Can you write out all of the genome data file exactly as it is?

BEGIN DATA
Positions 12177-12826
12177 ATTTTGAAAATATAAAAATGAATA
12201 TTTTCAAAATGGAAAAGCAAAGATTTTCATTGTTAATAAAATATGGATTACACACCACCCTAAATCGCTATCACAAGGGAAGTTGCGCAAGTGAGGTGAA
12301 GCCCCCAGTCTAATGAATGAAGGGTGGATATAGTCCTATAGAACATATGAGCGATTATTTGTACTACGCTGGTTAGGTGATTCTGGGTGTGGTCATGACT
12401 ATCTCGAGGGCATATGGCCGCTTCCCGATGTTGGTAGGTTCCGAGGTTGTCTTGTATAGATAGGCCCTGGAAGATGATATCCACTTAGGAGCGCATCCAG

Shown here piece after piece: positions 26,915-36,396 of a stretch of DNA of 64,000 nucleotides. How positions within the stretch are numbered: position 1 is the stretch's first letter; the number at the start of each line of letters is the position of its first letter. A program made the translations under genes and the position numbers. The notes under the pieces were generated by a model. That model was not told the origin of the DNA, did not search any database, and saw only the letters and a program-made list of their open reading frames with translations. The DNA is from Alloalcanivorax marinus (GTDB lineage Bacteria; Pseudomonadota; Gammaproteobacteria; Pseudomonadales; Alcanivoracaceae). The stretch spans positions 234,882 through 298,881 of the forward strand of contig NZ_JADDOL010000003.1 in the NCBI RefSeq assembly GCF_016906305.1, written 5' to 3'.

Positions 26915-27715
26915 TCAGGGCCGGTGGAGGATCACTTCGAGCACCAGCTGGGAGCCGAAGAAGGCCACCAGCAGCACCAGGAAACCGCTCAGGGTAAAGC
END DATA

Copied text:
Positions 12177-12826
12177 ATTTTGAAAATATAAAAATGAATA
12201 TTTTCAAAATGGAAAAGCAAAGATTTTCATTGTTAATAAAATATGGATTACACACCACCCTAAATCGCTATCACAAGGGAAGTTGCGCAAGTGAGGTGAA
12301 GCCCCCAGTCTAATGAATGAAGGGTGGATATAGTCCTATAGAACATATGAGCGATTATTTGTACTACGCTGGTTAGGTGATTCTGGGTGTGGTCATGACT
12401 ATCTCGAGGGCATATGGCCGCTTCCCGATGTTGGTAGGTTCCGAGGTTGTCTTGTATAGATAGGCCCTGGAAGATGATATCCACTTAGGAGCGCATCCAG

Shown here piece after piece: positions 26,915-36,396 of a stretch of DNA of 64,000 nucleotides. How positions within the stretch are numbered: position 1 is the stretch's first letter; the number at the start of each line of letters is the position of its first letter. A program made the translations under genes and the position numbers. The notes under the pieces were generated by a model. That model was not told the origin of the DNA, did not search any database, and saw only the letters and a program-made list of their open reading frames with translations. The DNA is from Alloalcanivorax marinus (GTDB lineage Bacteria; Pseudomonadota; Gammaproteobacteria; Pseudomonadales; Alcanivoracaceae). The stretch spans positions 234,882 through 298,881 of the forward strand of contig NZ_JADDOL010000003.1 in the NCBI RefSeq assembly GCF_016906305.1, written 5' to 3'.

Positions 26915-27715
26915 TCAGGGCCGGTGGAGGATCACTTCGAGCACCAGCTGGGAGCCGAAGAAGGCCACCAGCAGCACCAGGAAACCGCTCAGGGTAAAGC